Today we take you on a late spring lunch break stroll in our neighborhood. We'll be heading "up Third", as some might say, an allusion to Philadelphia's grid layout. Our shop is located on the first block south of Market Street, the main east-west thoroughfare that divides the southern and northern halves of the city. This is denoted in our address, 41 S 3rd Street. But cross market and you're reset onto the northern blocks. So let's enjoy a walk north on 3rd Street and back south again.
Philadelphia is famously a city of neighborhoods, and our shop is located in one of its oldest—that's right—Old City. Settled on what used to be the bluffs of the Lena'Pe Sippu (what is now called the Delaware River), this historic area was an original if not central section of early colonial Philadelphia*.
In 2022, Old City is quietly bustling, growing ever more connected to its neighbors in the Northern Liberties, as well as those down the lower number streets headed towards South Street. Market Street stretches west from Front Street onward, an avenue to the whole of the city, full of eateries and shopping, sightseeing, art, and music. To the east, the river and its once industrial piers, now revitalized into parks and art hubs and entertainment venues.
Old City itself is brimming with boutiques and design stores, restaurants of every caliber and taste, theaters and galleries, museums and historical sites, cafes and pastry shops. It's well connected by public transportation, it's close to the waterfront, and walkers will enjoy its proximity to the rest of the city.
The brick rowhouses typical of Philadelphia, especially exemplified here.
There's Vagabond at 47 N 3rd, an amazing apparel and small home wares and vintage boutique—an Old City mainstay as far as we're concerned!
This dog refused to leave until I took its picture, and you can see why.
Philadelphia Independents is thee source in Old City for hometown-centric handmade goods. You WILL find Gritty there.
There's sights and sounds everywhere you look.
Colonial era craftsmanship on display.
The next block up we start hitting boutique central, starting with Casa Vida at 112 N 3rd.
Followed by the longstanding apparel and design boutique, Sugarcube, at 124 N 3rd. Art in the Age (not pictured) is tucked between, a must-visit for cocktail aficionados and people who love entertaining.
As we keep heading north, we encounter design ateliers and workshop boutiques like Claudia Mills on the other side of the street.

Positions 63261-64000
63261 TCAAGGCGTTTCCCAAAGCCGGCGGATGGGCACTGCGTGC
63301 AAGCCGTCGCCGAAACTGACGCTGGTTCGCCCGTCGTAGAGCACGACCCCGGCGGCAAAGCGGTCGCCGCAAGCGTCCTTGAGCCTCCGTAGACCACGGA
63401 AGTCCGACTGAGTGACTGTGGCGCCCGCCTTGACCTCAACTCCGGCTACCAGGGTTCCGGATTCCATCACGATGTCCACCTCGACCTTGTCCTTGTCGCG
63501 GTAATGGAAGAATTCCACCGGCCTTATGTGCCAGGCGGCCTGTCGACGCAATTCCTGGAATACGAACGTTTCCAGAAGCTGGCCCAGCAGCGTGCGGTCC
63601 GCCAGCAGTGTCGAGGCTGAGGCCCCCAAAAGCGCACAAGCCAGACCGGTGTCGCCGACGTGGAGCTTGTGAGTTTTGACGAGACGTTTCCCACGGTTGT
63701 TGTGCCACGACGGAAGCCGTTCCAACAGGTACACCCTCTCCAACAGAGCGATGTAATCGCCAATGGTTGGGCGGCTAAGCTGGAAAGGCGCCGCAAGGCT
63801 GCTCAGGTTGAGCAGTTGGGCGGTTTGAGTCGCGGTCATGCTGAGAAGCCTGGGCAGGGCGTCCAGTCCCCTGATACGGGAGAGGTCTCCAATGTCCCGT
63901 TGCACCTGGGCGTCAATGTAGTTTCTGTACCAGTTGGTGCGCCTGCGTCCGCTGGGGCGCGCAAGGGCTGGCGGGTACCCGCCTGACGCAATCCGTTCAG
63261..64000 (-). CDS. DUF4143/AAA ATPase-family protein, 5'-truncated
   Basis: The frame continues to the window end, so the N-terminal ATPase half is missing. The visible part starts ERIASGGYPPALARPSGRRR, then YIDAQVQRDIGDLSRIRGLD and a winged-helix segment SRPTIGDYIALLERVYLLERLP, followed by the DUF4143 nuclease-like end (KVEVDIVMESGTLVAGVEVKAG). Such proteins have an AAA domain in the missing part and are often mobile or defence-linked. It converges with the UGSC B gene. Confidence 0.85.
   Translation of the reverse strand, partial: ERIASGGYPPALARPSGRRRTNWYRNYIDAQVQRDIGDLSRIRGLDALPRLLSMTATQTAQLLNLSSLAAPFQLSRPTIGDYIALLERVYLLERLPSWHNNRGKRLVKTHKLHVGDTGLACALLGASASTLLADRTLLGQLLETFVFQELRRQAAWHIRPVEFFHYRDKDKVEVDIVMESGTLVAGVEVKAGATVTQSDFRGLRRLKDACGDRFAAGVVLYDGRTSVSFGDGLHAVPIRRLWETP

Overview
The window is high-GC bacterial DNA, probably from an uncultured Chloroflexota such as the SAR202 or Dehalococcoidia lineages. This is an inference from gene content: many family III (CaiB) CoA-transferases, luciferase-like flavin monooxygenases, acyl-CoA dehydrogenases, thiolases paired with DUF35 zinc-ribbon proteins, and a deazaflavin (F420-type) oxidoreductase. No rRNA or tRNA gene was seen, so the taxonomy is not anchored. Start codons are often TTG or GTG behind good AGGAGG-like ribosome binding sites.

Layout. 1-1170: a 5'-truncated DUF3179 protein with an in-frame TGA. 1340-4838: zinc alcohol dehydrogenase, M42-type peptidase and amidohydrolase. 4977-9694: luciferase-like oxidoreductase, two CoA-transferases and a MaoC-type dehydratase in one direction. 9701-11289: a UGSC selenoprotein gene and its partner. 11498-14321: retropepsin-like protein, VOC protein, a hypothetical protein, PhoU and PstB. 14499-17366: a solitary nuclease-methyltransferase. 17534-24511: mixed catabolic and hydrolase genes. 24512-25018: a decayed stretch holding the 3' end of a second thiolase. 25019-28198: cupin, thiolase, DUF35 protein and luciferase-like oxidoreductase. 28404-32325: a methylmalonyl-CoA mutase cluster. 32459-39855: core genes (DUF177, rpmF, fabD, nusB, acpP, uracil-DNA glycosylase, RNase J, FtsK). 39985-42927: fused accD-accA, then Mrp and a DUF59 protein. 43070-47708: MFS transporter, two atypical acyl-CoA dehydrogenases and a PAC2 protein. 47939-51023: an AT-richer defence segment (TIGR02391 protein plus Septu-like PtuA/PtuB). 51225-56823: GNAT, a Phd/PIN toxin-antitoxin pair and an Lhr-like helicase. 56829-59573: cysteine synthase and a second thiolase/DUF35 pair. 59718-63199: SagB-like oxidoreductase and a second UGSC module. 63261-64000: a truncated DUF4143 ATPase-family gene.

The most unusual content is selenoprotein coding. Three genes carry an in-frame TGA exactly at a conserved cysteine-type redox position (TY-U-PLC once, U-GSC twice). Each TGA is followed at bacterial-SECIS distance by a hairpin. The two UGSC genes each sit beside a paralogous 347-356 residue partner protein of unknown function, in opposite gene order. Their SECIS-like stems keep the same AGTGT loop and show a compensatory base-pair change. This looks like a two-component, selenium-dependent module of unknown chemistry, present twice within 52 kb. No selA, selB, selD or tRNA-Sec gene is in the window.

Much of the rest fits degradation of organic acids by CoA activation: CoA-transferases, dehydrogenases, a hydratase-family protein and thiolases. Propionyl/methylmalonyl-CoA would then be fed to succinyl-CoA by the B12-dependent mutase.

The gorgeous and beloved rennes shop and atelier at 135 N 3rd.
Of course, Old City is a neighborhood where people live and work, keeping Cafe Olé at 147 N 3rd packed and busy.
Just the cutest neighborhood hardware store we're always running to, at 153 N 3rd.
Before we head too far north, we make a right turn onto Race Street headed east towards the river. The Ben Franklin Bridge rises in this area, carrying traffic across to New Jersey.
New and interesting shops are always popping up, and you just might find your new favorite thing by poking your head inside.
Some places are tucked down the narrow cobblestone alleys characteristic of the neighborhood. Here we see the Bread Street location of River Wards Produce, right off Race.
At the turn of 2nd and Race streets we find the billboard here matches the sky. An intentional piece of art that blends perfectly on a day like this.
Down on the ground, the roads lead cars, cyclists, and pedestrians to the waterfront piers and trails.
Walking south on 2nd street, the enterprises continue to shift and change. Once a manufacturer, The National is now luxury apartments.
This building has looked like this my entire life!
2nd Street also hosts intrigues like A Four Foot Prune at 142 N 2nd…
Older relics like 140 N 2nd…
And several excellent places to pick up books and comics, like Brave New Worlds at 55 N 2nd…
Jules Goldman Books & Antiques at 29 N 2nd…
And The Book Trader at 7 N 2nd.
Towards Front and Market streets, you can find old fashioned ice cream and chocolates from Franklin Fountain (open till midnight!) and Shane's Confectionary…
As well as the statue of Lenni Lenape Chief Tamanend, who faces the statue of William Penn perched atop City Hall.
Pennslanding is both the acclaimed site of where William Penn signed his treaty with the Lenni Lenape people, and a waterfront destination for festivals and recreation of all kinds.
As a kid, my family and I would trek up this pathway to attend riverside summer jazz and family friendly festivals.
But we recommend having something to eat first, then heading to the waterfront as a post-dinner treat. Here is Amada, one of dozens of delicious places to dine along Chestnut street, just one block south of Market.
And if you were just taking a little break on your lunch, like we were, well it's time to head back to work. ;)
Did we ever cover even a third of what you'll find walking the same brief loop? Heavens no. Which is why we like it here, and invite you to visit, so you can find your own favorite places in town (after us, of course).
Plan your visit.
* If you want to learn more about the layers of history in the streets of Old City, may we suggest Harry Kyriakodis' Philadelphia's Lost Waterfront book or the amazing Philadelphia: The Great Experiment
I really enjoyed the guided tour of the neighborhood. You touched on some of my favorite places too – including your shop. We’ll done.